So, what disasters worry you?  Have you made any preparations?  Let us know!

Wednesday, September 12, 2012

What You See Is Not Necessarily What You Get

Until It's Over, by Nicci French

Astrid Bell is a bicycle messenger living in a house with six housemates who are all pretty much life stragglers -- those Peter Pan people who should have started a career, but are still languishing in that gray area between young adult and full-blown grown-up.  They have a history together that includes friendship, romance, and an array of interdependencies.

But all good things come to an end.  The housemate who owns the house wants to live there alone with his new girlfriend.  The house is breaking up and everyone has to find new living arrangements.  Of course, this comes at the worst possible time.

Astrid has just been accidently knocked off of her bicycle by a neighbor who is then found murdered near the house.  In fairly short order, two other women are murdered and it is the hapless Astrid who finds the bodies.  It becomes clear that she is somehow connected to the murders and, to some extend, she and the housemates are all suspects.

That stress and the stress of breaking up the household lead to arguements as the housemates turn on one another.  Eventually, the killer among them is identified and arrested to the astonishment of all.

That's the first part of the story.  It basically shows what is happening, follows the breakdown of long-standing relationships, and possibly shows how little we really know about those closest to us.  What you think you know at this point, though, is mostly just enough off to be entirely wrong.

The second part is from the point of view of someone else, a sort of ghost in the machine.  Incidents that earlier seemed just the product of the group's disintegration begin to take on a new, more sinister meaning.  One of the housemates has been gathering information and then using it to push just a little at a weak point and watch the havoc that develops.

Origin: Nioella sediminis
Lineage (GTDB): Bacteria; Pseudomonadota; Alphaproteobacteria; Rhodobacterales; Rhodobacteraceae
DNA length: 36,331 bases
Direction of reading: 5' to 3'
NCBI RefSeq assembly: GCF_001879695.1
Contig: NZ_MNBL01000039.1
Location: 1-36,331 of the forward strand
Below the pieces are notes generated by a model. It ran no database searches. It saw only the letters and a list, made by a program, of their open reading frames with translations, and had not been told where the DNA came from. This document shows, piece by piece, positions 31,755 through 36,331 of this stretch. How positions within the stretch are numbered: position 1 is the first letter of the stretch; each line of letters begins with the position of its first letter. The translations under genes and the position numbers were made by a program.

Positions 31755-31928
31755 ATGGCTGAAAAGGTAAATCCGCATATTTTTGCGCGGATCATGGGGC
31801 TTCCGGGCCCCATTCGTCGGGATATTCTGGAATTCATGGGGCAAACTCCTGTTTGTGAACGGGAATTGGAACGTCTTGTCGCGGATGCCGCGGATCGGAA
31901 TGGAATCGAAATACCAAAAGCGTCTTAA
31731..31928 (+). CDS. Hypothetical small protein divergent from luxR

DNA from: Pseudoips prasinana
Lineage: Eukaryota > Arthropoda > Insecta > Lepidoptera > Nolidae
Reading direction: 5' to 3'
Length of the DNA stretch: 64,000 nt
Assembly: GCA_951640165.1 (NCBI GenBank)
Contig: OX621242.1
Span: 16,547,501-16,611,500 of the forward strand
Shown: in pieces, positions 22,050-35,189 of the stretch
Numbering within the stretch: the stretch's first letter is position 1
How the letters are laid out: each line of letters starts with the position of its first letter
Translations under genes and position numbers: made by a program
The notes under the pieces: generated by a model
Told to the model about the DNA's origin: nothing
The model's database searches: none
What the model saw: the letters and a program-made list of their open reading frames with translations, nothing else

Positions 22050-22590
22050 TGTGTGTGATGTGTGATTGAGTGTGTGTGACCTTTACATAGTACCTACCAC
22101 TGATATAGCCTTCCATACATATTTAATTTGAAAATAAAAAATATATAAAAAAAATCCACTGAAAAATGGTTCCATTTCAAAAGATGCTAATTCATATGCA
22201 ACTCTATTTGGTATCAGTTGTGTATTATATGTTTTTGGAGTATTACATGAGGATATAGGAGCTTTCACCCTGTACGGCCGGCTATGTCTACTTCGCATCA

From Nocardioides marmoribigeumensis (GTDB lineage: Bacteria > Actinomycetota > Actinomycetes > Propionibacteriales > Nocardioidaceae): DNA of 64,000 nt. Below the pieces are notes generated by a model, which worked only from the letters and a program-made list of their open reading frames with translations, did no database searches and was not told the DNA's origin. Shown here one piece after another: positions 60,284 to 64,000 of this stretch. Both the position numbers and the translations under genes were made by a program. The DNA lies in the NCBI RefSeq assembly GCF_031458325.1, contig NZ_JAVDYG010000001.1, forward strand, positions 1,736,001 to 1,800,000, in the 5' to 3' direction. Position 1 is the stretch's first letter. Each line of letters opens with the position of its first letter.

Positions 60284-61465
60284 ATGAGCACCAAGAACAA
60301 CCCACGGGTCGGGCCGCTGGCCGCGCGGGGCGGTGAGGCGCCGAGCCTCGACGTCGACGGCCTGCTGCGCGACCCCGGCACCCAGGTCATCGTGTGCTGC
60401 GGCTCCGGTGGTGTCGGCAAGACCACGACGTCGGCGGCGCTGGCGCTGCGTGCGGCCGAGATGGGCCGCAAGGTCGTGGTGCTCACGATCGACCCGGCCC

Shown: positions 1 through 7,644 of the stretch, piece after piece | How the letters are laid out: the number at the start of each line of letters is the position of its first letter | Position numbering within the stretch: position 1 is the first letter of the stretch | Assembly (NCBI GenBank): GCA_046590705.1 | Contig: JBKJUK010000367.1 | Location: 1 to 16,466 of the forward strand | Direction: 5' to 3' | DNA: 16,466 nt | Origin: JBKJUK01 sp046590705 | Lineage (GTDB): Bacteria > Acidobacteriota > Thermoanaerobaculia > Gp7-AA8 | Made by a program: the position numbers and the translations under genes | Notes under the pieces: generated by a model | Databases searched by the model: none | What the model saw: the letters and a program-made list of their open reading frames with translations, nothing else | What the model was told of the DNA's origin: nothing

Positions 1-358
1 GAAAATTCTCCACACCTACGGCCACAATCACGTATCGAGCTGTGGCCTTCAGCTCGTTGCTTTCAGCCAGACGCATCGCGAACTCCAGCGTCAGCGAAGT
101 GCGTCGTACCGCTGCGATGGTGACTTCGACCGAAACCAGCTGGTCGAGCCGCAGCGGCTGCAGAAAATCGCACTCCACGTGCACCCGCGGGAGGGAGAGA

I enjoyed this book.  The first part did a good job of revealing the characters, their interrelationships, their little cliques and grudges, and the peculiarities of their housing arrangements.  The second part did a good job of getting into the head of the killer and revealing both shrewdness and madness.

The author, Nicci French, by the way, is actually the husband and wife writing team of Nicci Gerrard and Sean French.

Sunday, September 2, 2012

One Book You Must Read Before You Vote

End This Depression NOW by Paul Krugman

I have read a number of books about how we got into the financial crisis of 2007 and I have a fair understanding of what happened.  That's all well and good, but that little bit of understanding left me feeling a little hopeless, as if it was all just too complex to really manage.  Even worse, it left me feeling that the most common solutions being offered were not likely to be very helpful.